Date

Spring 4-17-2019

Document Type

Honors Project

First Advisor

Farnsworth, Stephen

Second Advisor

Cooperman, Rosalyn

Department Chair or Program Director

Kramer, John

Degree Name

Bachelor of Arts

Major or Concentration

Political Science

Department or Program

Political Science and International Affairs

Abstract

Direct democracy plays a significant role in 24 states across the country. The process of allowing the public to gather signatures, place an issue on the ballot, and then approve it represents the purest form of democracy and provides the ultimate check on unresponsive legislatures. However, in some cases ballot initiatives are repealed by state legislatures after being approved by voters. This research paper asks the following question: are there identifiable trends to the legislative repealing of direct ballot initiatives after they have been approved by the majority of the voting public? After considering past arguments and history surrounding initiatives, this paper observes five case studies that state legislatures tried to repeal. It finds that the legislature tends to using outside entities to justify repeal (blaming out-of-state groups and utilizing the judiciary), and that if repeal is taken up, total repeal bills are generally introduced first. It also observes that states with less rules surrounding legislative alteration will introduce repeal easier, and can apply “emergency clauses” to pass repeal bills with no possibility of voter referendum. Finally, it finds that the governor’s role in the repeal process is less about party and more about optics. This is distinct from the state legislature, whose members will usually side with their party even if their constituents hold the opposite opinion. Based on these trends this project proposes solutions— most notably increased oversight of emergency clauses and more voter awareness of the process. It also gives recommendations for future research in the subject.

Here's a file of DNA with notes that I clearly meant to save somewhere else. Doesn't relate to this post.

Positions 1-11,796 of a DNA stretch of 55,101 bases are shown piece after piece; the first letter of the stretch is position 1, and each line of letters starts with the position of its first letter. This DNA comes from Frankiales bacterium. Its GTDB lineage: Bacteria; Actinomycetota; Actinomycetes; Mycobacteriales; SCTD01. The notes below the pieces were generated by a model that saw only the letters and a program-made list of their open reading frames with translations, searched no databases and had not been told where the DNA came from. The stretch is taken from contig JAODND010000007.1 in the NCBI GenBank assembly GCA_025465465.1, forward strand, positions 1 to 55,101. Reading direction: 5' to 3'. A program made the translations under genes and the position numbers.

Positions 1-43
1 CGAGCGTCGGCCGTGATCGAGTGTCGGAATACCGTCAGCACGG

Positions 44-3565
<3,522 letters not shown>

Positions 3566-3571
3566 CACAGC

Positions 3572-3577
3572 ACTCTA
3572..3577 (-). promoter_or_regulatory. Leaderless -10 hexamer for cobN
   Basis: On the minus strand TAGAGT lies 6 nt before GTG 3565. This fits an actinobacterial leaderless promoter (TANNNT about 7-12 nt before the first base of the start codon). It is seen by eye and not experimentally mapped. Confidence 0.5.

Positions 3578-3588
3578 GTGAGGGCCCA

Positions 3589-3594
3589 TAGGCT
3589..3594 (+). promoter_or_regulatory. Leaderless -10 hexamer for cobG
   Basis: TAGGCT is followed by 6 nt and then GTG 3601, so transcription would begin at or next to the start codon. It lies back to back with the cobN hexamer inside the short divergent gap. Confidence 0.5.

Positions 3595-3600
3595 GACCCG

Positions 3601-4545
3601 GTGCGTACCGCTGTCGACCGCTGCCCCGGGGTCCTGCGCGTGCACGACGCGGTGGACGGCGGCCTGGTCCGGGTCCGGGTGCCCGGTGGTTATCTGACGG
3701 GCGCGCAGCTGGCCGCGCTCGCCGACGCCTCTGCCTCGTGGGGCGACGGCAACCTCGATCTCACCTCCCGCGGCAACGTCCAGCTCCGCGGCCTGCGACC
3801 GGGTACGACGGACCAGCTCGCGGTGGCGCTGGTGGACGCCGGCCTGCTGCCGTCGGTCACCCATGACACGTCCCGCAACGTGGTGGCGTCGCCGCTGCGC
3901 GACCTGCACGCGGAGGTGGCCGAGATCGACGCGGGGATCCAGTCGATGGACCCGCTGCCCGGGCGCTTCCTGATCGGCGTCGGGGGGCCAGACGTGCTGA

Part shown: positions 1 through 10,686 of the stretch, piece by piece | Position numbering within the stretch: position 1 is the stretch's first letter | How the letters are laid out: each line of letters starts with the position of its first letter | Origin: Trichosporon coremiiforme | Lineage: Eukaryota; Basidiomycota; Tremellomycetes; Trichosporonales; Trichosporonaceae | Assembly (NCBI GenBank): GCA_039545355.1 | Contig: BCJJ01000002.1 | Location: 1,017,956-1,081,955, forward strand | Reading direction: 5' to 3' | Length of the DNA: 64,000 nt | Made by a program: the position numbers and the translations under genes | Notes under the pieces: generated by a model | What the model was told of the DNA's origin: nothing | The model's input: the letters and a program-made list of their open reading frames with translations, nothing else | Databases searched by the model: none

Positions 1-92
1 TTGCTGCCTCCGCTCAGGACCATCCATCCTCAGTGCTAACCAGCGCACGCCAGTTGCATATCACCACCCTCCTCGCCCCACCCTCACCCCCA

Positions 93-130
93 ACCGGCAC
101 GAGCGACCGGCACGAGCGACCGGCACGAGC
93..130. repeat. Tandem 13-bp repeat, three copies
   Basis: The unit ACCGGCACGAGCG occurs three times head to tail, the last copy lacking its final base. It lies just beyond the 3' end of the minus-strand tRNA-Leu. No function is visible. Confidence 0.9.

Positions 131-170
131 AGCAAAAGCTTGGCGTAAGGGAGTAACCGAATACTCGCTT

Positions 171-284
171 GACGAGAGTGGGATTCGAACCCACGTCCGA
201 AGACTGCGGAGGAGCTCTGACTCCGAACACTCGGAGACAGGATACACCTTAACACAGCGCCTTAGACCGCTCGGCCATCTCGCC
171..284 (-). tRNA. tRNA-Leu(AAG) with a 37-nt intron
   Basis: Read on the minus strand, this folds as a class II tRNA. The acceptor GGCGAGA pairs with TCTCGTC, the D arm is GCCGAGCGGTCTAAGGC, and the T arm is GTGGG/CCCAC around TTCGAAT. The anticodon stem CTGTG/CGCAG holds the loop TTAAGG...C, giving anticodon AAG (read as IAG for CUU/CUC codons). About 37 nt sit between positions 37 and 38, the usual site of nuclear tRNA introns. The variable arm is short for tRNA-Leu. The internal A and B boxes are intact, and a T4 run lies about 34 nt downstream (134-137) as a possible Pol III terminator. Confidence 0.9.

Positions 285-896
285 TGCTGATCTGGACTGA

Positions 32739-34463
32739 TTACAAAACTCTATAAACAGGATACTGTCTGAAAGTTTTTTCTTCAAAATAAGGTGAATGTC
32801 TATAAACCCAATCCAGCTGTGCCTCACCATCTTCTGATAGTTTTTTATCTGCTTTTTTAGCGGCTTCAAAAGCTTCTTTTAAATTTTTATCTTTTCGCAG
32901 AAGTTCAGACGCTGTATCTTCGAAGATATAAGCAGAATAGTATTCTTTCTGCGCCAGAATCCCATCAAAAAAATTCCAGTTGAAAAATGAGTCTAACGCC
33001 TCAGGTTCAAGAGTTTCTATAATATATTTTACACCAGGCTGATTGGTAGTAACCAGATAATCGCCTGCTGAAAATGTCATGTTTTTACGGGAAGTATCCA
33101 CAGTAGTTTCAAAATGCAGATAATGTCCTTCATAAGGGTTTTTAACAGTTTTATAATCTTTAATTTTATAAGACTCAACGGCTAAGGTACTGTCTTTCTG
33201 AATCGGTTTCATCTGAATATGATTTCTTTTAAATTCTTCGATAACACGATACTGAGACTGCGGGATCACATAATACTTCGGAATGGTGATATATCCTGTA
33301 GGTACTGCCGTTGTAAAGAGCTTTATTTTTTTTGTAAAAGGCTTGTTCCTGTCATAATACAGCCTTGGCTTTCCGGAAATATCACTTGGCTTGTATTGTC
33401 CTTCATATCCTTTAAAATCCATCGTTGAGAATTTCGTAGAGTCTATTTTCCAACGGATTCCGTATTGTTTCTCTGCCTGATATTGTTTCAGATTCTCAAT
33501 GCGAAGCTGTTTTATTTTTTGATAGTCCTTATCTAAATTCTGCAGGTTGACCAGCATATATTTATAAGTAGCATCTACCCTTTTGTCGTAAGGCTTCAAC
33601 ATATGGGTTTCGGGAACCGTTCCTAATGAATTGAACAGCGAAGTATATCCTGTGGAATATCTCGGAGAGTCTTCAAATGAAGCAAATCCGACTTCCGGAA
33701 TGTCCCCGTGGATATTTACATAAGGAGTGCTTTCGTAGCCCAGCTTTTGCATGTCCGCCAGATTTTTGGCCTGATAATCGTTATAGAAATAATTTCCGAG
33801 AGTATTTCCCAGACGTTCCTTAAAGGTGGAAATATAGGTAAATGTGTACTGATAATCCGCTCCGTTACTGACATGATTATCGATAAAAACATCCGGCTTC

Language

English

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